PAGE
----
>     8-octet field, we're encoding the values 0 and 1 as:
>
>     00000000
>     00000001
>
>     I'm proposing to change the eight bits to be specified as "the first seven
>     bits are always set to 0 but should be ignored on receipt; the eighth bit
>     represents the 0 or 1 value".  This makes it clear what needs to happen if
>     there's a need to use any of those seven bits (an Update to this document)
>     and also makes it more clear that there are not expected to be any
>     additional AFs defined anytime soon.

currently the draft only supports 0 and 1. It says:

"Prefix encoding for other address families is beyond the scope of this 
specification."

Given that we have other RFCs where 8-bit field is used for AF, can we 
leave it as we have it please?

thanks,
Peter

>
> What would  this accomplish? This seems equivalent to supporting 0 or 1 for an 8 bit field. Are you trying to free up those bits for other purposes? We have other LSRs drafts and RFCs, e.g., RFC 7684, that use this 8-bit AF encoding and I see no value whatsoever in changing it. Please clear the DISCUSS.
>
> Perhaps you should subscribed to the LSR list so that you can apply your protocol encoding expertise to our -00 drafts. Here is the link:
>
>     https://www.ietf.org/mailman/listinfo/lsr
>
> Thanks,
> Acee
>
>
>     Could you help me understand what would be backward incompatible with this
>     proposal?
>
>     > >>
>     > >>>>
>     > >>>> Some of the text in Section 8.1 (see the COMMENT section) reads like it
>     > >>>> might have an "Updates" relationship with other documents, but I
>     > >>>> don't know
>     > >>>> enough to be sure.  Hopefully we can have a conversation to clarify the
>     > >>>> situation.
>     > >>>
>     > >>> please see my comments below.
>     > >>
>     > >> Okay.
>     > >>
>     > >>>>
>     > >>>> ----------------------------------------------------------------------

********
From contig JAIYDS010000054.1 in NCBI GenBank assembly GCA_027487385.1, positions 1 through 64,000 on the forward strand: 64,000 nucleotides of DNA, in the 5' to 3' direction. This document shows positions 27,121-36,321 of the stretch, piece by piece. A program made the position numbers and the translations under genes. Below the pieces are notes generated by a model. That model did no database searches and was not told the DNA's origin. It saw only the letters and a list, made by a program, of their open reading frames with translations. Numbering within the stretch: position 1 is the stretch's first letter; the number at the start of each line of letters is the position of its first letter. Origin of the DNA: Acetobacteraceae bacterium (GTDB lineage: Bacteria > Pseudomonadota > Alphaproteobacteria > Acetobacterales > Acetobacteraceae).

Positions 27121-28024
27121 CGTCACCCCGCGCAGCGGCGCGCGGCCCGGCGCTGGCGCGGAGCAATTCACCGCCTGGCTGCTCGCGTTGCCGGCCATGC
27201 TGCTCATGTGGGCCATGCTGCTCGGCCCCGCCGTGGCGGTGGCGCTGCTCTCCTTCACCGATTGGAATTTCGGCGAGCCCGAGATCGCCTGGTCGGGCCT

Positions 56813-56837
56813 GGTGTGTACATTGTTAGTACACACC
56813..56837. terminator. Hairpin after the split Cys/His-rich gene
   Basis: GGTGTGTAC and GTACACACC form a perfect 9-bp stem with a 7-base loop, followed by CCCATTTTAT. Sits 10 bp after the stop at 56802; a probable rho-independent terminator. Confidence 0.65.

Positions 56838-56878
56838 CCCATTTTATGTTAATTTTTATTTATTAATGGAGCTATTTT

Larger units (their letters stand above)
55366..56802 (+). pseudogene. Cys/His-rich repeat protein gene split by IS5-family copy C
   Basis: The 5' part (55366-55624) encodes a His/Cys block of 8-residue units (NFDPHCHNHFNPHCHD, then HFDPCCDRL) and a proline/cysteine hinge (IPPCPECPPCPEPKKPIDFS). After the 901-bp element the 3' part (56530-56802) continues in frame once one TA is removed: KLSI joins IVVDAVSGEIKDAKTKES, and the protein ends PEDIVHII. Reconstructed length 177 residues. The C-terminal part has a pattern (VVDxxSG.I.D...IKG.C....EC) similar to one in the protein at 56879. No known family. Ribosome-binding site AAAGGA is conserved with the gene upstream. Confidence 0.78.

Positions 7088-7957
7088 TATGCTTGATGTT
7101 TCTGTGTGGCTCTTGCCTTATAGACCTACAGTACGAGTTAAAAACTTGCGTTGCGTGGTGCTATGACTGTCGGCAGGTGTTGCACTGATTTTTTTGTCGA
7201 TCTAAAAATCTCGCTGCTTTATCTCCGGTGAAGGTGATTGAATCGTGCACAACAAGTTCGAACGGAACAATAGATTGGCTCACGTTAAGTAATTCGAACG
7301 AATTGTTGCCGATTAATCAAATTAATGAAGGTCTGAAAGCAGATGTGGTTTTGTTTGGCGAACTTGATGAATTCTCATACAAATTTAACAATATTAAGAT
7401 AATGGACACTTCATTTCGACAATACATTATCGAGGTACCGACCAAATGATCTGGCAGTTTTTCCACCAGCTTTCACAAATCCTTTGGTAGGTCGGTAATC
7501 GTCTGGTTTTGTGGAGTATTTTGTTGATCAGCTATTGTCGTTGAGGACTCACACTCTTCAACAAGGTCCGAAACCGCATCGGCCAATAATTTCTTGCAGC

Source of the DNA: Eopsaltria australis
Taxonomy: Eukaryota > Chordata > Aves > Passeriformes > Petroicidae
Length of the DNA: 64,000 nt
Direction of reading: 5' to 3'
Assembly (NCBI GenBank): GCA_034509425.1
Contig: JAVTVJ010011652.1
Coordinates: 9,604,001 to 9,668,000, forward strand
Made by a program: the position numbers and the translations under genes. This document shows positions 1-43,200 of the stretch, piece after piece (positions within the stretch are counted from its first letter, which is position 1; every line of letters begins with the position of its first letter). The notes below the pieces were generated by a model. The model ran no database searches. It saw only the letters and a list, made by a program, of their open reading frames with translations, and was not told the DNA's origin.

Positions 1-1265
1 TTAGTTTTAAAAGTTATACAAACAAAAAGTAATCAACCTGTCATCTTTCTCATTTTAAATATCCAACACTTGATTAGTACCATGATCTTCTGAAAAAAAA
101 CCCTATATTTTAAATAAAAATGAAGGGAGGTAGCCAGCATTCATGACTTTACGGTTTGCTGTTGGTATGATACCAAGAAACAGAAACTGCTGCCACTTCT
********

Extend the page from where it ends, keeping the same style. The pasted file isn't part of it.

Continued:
>     > >>>> COMMENT:
>     > >>>> ----------------------------------------------------------------------
>     > >>>>
>     > >>>> Section 1
>     > >>>>
>     > >>>> Is there a start of the separate document that covers SR with the
>     > >>>> IPv6 data
>     > >>>> plane that we could reference from here?
>     > >>>
>     > >>> this document describes OSPFv3 extension for SR with the MPLS data
>     > >>> plane, not IPv6 data plane. And rfc8402 is referenced.
>     > >>
>     > >> I understand the difference between OSPFv3 SR with MPLS vs. IPv6 data
>     > >> plane
>     > >> (well, at least that there is a difference).  My point is that you say it
>     > >> "will be specified in a separate document".  If there's an existing I-D
>     > >> that is the start of this work, listing it as an informative reference
>     > >> seems helpful to me.  (If there's not, perhaps "at a later date" would
>     > >> work
>     > >> instead of "in a separate document".)
>     > >>
>     > >> But of course this is a non-blocking comment, so feel free to ignore -- I
>     > >> really don't mind.
>     > >>
>     > >>>>
>     > >>>> Section 5
>     > >>>>
>     > >>>>     In some cases it is useful to advertise attributes for a range of
>     > >>>>     prefixes.  The Segment Routing Mapping Server, which is
>     > >>>> described in
>     > >>>>     [I-D.ietf-spring-segment-routing-ldp-interop], is an example of
>     > >>>> where
>     > >>>>     a single advertisement is needed to advertise SIDs for multiple
>     > >>>>     prefixes from a contiguous address range.
>     > >>>>
>     > >>>> I note that the referenced document does not use the word "range" to
>     > >>>> describe the prefix being assigned multiple SIDs; it might be
>     > >>>> helpful to
>     > >>>> say a few more words about how the range of prefixes gets mapped to
>     > >>>> what is
>     > >>>> discussed in the linked document.
>     > >>>
>     > >>>   "prefix being assigned multiple SIDs" - that is not what we are doing
>     > >>> here.
>     > >>
>     > >> Hmm, I must have misspoke; sorry.  My point remains, though, that if I
>     > >> go to
>     > >> I-D.ietf-spring-segment-routing-ldp-interop and search for "range", I
>     > >> will
>     > >> not find anything to help me know which part of that document you are
>     > >> talking about.  I would encourage some additional text to clarify how the
>     > >> terminology used in this document relates to the terminology and work
>     > >> used